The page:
Instead, it's the potential of the Internet that got him and many others
excited. That's in contrast to last year, when discussions of the probable
importance of online content and the weakness in the CD-ROM market had
delegates anxiously attending sessions with titles like "The Winter of our
Disc-content." This year, the word "online" was ubiquitous in the sessions
-- but it still had hardly found its way down to the exhibitors' products
in the vast halls beneath the Palais.


Despite multimedia's current becalmed state and a drop in attendees,
Milia has increasingly become the domain of suits, ties and furiously
chirping mobile phones. This year the best-attended sessions were the ones
that talked about business models rather than the nature of interactive art.

The optimistic view, chanted like a soothing mantra at Milia, is that
"content is king." But of the few products that are being received royally
in the marketplace, most are increasingly vicious action and strategy
games. Much to the surprise of many delegates, Milia's organizers this year
aggressively wooed the games industry, no doubt hoping they would be
flattered into taking pricey booths in the halls of the Palais (and indeed,
Sony, Eidos and others took the bait).


But the gaming world is alien to many of Milia's tonier multimedia
developers -- as became especially clear at Milia's final awards ceremony.
Previews of the mostly violent games evoked a bemused silence, and the
jury's decision to give the overall grand prize to "F-22 Air Dominance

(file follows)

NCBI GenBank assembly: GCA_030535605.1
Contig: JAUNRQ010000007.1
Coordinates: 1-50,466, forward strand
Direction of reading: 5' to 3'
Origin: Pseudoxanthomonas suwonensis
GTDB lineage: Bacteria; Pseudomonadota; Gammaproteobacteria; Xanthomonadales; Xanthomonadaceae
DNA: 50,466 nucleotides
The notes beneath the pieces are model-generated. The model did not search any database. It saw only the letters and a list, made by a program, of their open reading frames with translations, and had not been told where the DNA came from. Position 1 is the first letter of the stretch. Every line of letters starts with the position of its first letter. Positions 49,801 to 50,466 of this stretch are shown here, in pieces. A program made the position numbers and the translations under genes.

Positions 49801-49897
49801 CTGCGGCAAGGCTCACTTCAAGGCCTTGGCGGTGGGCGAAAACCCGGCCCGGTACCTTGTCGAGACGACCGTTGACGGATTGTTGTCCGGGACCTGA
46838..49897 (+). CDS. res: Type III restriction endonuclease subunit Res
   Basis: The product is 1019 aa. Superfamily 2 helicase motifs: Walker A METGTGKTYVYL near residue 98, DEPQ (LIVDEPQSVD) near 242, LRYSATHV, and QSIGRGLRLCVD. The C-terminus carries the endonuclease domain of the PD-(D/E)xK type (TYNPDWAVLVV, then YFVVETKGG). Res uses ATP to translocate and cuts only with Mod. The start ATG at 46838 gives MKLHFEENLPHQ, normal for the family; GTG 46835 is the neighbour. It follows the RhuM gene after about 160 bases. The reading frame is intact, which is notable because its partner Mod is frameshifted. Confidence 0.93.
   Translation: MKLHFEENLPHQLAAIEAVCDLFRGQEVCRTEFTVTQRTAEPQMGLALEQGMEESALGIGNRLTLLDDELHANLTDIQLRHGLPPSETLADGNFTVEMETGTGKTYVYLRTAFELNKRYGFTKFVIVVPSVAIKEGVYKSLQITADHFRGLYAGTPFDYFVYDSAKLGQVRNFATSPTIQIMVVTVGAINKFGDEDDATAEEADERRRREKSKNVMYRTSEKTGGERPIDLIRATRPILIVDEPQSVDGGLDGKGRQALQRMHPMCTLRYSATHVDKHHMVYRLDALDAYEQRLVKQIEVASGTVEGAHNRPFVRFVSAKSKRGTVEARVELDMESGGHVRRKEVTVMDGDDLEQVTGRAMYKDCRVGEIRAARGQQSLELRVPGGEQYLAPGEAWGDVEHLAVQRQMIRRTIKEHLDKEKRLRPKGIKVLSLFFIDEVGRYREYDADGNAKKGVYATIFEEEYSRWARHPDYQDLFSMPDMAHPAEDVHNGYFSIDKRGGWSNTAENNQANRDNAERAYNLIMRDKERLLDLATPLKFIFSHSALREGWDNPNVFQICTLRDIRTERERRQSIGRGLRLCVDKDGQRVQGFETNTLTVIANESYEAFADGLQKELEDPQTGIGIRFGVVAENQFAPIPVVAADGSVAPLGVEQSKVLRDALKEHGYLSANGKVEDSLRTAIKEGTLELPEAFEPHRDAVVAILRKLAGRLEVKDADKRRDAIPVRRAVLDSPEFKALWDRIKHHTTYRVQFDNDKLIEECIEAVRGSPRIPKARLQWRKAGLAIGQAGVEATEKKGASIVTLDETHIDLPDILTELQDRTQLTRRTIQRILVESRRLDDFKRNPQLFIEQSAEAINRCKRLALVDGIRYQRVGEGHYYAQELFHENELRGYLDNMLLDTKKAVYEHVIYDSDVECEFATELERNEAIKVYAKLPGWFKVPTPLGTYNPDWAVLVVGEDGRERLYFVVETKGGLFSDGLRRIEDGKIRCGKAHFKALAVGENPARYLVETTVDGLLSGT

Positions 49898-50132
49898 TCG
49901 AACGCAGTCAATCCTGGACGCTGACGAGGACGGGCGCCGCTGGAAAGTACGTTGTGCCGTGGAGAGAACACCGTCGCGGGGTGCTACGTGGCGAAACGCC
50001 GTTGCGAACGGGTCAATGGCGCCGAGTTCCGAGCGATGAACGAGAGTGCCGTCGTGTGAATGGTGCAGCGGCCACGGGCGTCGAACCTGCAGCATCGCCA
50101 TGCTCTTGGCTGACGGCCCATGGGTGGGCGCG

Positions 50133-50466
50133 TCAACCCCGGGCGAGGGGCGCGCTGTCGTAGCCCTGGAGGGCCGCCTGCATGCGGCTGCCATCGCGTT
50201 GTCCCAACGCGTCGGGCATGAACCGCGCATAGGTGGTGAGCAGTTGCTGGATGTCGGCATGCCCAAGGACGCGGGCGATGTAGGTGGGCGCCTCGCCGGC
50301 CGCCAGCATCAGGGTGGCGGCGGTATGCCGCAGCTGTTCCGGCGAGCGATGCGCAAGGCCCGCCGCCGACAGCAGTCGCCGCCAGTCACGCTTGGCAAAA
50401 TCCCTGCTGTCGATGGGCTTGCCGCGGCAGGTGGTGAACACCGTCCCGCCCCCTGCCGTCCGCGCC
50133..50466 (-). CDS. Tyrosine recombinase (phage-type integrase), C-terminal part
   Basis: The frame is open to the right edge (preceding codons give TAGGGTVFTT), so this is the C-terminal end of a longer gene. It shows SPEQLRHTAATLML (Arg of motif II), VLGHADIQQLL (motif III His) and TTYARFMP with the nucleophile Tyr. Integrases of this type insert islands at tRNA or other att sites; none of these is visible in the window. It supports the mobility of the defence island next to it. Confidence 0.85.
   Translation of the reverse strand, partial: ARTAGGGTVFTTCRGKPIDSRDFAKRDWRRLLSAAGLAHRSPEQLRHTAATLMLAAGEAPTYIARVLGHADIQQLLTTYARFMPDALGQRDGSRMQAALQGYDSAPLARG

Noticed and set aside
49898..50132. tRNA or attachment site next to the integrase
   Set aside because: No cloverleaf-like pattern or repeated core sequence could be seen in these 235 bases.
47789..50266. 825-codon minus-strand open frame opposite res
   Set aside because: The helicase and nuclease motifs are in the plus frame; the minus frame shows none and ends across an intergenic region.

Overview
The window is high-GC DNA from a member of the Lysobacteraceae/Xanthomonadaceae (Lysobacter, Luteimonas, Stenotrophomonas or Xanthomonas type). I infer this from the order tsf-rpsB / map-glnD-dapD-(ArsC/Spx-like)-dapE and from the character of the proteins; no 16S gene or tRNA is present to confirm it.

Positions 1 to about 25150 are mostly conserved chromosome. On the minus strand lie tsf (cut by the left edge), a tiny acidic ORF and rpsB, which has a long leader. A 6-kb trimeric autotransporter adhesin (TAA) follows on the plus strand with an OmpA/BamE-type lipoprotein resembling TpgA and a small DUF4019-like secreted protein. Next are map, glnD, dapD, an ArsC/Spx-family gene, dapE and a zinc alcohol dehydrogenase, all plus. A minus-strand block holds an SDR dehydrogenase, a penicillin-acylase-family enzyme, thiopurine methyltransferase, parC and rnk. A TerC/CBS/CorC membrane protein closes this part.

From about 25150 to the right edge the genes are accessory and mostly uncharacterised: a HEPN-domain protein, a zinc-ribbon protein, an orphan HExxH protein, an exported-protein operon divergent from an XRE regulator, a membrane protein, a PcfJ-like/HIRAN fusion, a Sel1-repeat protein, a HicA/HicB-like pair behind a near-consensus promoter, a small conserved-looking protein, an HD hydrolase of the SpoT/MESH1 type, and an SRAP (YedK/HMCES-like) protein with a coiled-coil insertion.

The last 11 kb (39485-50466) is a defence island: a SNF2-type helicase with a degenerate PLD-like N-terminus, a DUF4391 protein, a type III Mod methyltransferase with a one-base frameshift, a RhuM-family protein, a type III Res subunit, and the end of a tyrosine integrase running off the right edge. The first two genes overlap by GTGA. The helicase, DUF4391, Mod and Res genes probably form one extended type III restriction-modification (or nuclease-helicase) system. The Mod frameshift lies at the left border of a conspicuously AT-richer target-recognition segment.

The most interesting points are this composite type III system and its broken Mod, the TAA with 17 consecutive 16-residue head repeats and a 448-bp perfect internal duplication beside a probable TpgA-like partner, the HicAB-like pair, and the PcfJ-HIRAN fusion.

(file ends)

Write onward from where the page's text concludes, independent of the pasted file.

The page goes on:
Fighter" was not popular, garnering only scattered applause. Last year's
choice, Peter Gabriel's "Eve," delighted the Milia crowd; this year, most had expected Bröderbund's "Riven" to take top honors.

A glance around the halls confirmed that Milia is risking losing its
international focus as it becomes more dominated by French exhibitors and
attendees. Most ominously, many of the American companies that are driving
much of the technical innovation in interactive media didn't show.
(Arguably, the most thrilling technological developments this year were in
the Palais restrooms, where a nation famed for squat-and-go facilities had
installed toilets requiring a bizarre jumble of button-pressing to get the
seat, draped in a hygienic paper liner, to lower.)

Instead, Milia's hall was crowded with developers showing depressingly
similar products. Even the porn kings who used to dot the exhibition no
longer feel the need to attend -- their numbers were reduced to a single
publisher called MacDaddy, which set up house across from a French
educational house. All day, men surreptitiously looked sideways at
MacDaddy's lingeried nymphettes while pretending to learn about everyday
life in ancient Egypt.


Some hope for the beleaguered publishers came from speaker Esther Dyson, who opined that there's no single catch-all blueprint for a
successful new-media business model. Dyson proposed an analogy to the
restaurant world -- where "the question is not what business model you
choose but whether you do what you do well," and the success of McDonald's
does not threaten the table d'hôte establishment.
Of course, at the moment nearly all the online restaurants -- haute cuisine
and fast food alike -- are giving away meals for free.

Bruised by a punishing marketplace, Milia's melancholy attendees may
find no more refuge in Internet publishing than in discs. But as long as
the conference makes its home at Cannes, at least they'll always have a
luxurious place to nurse their wounds.

Karlin Lillington

Karlin Lillington is a technology writer in Dublin whose work appears regularly in the Guardian, the Irish Times and other publications.